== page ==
Get Inside My Head – Serious Side

Posted: December 17, 2010 at 12:18 pm

Okay, I promise I have not forgotten about those of you who posed questions I have yet to answer on my Formspring page. I guess I have had a lot to talk about recently. I can’t keep forgetting though. So instead of posting the next topic in my Body After Baby series, I will now share the second to last round of Q + As. These are a bit more on the serious side, but very worthy discussions. Let’s get to it!

Your story of being a former binger, stuck in an on again off again relationship hits close to home. What advice would you give to someone struggling with both of these issues?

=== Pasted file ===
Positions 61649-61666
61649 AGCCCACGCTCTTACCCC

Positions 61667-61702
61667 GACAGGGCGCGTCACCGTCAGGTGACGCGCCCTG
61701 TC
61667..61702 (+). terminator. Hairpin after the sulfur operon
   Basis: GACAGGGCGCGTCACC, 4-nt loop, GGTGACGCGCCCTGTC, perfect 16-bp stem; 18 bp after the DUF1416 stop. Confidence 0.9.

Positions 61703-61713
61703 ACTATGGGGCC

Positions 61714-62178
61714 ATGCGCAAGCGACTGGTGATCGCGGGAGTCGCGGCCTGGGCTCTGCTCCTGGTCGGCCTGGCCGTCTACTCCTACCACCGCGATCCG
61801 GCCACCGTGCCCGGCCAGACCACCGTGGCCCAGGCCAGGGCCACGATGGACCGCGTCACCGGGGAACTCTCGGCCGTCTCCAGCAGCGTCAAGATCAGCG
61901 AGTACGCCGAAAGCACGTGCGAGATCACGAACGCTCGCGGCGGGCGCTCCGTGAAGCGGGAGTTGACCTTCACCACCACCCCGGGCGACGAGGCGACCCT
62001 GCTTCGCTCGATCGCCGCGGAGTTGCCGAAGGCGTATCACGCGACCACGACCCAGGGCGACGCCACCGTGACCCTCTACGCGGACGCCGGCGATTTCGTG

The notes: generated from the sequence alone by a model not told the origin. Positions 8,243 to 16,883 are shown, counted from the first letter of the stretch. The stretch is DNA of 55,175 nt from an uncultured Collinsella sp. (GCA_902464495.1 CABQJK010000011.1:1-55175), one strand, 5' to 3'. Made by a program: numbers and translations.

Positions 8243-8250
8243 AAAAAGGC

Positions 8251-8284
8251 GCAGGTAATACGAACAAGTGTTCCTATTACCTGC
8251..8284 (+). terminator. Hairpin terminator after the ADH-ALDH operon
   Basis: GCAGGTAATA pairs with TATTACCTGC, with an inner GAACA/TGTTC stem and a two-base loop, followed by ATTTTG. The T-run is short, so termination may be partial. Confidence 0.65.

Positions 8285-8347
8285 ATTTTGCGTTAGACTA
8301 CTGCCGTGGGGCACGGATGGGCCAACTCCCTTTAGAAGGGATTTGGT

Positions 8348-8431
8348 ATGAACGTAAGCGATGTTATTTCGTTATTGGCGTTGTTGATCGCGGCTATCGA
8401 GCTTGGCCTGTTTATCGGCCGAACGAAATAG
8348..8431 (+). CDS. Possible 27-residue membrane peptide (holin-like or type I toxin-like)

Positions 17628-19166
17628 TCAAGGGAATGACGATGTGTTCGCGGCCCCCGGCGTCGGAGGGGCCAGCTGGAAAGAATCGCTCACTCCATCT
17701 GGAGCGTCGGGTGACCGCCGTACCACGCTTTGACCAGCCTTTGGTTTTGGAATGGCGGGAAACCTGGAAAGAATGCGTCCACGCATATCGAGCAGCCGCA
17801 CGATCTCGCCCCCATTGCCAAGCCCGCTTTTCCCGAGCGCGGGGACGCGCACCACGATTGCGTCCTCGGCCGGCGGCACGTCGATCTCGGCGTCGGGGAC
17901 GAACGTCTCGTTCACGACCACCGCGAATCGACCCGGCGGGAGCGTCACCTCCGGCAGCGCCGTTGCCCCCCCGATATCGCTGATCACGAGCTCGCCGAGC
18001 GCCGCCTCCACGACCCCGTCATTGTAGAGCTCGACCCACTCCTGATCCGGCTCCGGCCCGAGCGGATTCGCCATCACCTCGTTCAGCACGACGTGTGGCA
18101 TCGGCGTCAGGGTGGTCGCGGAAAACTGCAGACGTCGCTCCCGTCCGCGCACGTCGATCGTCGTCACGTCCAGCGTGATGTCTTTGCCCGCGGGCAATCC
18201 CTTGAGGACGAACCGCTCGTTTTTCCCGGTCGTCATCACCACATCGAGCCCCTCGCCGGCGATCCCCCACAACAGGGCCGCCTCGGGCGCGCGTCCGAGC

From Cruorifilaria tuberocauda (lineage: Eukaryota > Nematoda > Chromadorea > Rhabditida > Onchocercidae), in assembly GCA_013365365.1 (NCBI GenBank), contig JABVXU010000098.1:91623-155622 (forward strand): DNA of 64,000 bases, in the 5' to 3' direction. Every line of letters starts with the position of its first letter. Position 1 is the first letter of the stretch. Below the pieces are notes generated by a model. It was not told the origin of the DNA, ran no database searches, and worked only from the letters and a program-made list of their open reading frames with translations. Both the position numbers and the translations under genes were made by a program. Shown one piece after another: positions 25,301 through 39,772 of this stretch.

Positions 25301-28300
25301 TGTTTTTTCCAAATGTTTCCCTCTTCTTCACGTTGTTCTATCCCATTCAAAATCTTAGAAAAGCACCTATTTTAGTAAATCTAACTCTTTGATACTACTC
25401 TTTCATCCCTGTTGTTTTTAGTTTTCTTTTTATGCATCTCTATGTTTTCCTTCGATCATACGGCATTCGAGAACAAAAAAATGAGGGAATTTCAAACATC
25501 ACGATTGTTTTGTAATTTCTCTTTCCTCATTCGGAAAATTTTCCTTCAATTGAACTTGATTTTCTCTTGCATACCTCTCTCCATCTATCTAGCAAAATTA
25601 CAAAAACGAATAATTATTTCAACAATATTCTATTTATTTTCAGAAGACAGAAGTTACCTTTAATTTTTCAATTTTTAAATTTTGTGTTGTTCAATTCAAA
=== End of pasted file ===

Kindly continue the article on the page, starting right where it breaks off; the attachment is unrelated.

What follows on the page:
I have no qualifications whatsoever to give advice, besides sharing my own personal experiences, but I can say learning to respect myself helped me with both of these situations. You deserve love and respect.

For binging, I spent a lot of time in prayer asking God to help me love myself like He loves me. I studied verses related to His love and even subscribed to an email devotional for hurting women. I wish I remembered where to find it! Above and beyond trying to get a grasp on believing in my worth, I stopped restricting. I took away all food rules and ate whatever the heck I wanted.

At first, that did include more binges. But then, allowing them took away the thrill of the addiction. I then realized I didn’t even like a lot of the things I ate. I could eat just one cookie or go out for a heavier dinner once on the weekend without the weekend needing to be one huge free for all. It did not happen all at once, but once I stopped trying to control food, I actually gained control of myself.